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North Korea shot US plane in 1969 sparking possible nuke attack from US

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In 1969, President Richard Nixon considered tactical nuclear strikes after North Korea shot down a U.S. reconnaissance plane, according to documents declassified in 2010 and published by the National Security Archive, wrote Bloomberg today.

After North Korean fighter jets shot down an American spy plane, then, President Nixon and his national security adviser, Henry Kissinger, considered a range of military responses, up to the possible use of nuclear weapons, according to newly disclosed documents, said NPR org.

Thus, if the North Koreans were to shoot a US aircraft in the near future, it would not be the first time it would happen.

B-1B Lancer bombers, based in Guam, and F-15C Eagle fighter escorts from Okinawa, Japan, traveled the farthest north of the demilitarized zone any U.S. fighter or bomber aircraft have flown off North Korea’s coast this century, Pentagon spokeswoman Dana White said last week in an emailed statement.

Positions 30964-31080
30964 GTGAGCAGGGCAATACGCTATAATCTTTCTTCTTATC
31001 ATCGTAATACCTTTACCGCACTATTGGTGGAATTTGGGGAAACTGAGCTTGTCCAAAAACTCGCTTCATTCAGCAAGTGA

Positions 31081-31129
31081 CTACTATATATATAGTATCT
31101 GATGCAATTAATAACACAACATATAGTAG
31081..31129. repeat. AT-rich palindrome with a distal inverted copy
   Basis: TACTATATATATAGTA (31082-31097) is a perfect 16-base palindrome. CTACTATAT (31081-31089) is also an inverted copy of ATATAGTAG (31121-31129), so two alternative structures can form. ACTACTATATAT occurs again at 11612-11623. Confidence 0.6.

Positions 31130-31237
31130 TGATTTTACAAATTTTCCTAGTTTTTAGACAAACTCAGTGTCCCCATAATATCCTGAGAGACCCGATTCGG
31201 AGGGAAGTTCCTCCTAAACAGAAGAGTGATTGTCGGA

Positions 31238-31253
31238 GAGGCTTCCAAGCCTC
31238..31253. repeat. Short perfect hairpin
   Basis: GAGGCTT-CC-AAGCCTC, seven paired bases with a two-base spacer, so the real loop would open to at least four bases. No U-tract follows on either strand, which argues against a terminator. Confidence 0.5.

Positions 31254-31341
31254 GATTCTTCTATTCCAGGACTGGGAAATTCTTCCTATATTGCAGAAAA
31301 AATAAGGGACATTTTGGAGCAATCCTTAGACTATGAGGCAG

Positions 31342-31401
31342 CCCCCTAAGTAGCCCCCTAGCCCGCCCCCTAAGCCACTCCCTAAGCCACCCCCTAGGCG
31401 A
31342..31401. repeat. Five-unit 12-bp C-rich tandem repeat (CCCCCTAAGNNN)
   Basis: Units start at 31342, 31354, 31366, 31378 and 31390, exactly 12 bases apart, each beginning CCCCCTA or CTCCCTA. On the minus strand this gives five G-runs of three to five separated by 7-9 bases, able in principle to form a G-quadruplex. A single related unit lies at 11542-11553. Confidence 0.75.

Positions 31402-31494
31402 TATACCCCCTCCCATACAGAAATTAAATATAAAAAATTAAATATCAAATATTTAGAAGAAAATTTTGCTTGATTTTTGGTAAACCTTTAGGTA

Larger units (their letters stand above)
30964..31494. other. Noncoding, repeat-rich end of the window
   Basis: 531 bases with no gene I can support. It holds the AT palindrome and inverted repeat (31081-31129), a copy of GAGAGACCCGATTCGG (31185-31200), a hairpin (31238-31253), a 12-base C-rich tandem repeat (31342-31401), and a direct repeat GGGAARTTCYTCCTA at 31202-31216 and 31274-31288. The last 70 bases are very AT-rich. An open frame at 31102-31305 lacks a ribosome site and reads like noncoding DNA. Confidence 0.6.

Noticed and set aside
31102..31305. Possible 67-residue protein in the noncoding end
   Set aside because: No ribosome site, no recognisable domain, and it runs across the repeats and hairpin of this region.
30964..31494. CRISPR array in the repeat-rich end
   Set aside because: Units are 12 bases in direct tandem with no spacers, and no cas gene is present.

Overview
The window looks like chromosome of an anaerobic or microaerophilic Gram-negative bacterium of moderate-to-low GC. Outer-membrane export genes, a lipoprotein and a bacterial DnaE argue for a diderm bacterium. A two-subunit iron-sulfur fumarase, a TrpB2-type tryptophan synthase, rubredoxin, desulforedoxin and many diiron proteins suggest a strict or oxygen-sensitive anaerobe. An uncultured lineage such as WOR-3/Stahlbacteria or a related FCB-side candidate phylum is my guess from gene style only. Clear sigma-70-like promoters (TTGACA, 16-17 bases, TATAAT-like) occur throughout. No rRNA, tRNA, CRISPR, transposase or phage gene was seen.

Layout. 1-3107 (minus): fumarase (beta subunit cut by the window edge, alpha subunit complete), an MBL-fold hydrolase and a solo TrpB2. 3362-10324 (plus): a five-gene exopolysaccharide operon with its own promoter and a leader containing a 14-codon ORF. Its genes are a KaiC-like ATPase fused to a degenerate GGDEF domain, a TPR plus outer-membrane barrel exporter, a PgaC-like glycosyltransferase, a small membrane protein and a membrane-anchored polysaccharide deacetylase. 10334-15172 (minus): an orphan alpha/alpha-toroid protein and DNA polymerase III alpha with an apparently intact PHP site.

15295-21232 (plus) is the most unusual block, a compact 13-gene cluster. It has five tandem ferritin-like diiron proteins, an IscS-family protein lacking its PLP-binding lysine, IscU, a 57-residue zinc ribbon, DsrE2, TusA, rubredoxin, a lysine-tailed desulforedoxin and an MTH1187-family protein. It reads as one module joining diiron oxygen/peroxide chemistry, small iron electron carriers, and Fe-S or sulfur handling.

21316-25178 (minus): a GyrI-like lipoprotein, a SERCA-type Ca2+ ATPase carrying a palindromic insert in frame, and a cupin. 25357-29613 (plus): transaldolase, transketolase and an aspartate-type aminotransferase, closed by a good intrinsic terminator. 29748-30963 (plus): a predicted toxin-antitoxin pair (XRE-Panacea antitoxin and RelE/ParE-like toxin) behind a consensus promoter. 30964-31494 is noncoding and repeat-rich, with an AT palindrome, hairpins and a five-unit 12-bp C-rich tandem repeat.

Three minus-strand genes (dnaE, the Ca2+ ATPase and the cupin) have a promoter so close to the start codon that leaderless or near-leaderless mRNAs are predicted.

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On 26 March 2010, the North Koreans torpedoed the Cheonan which sank, killing 46 sailors. The Cheonan was a South Korean naval ship.

While Seoul said Pyongyang torpedoed the ship, North Korea rejected the accusations refusing to apologize for the attack.

On the other hand, the US has dismissed a statement by North Korea accusing Washington of declaring war on the country, calling the idea “absurd”.

The White House also warned Pyongyang to stop provocations after it said it had the right to shoot down US bombers, while a UN spokesman said such fiery talks could lead to fatal misunderstandings.

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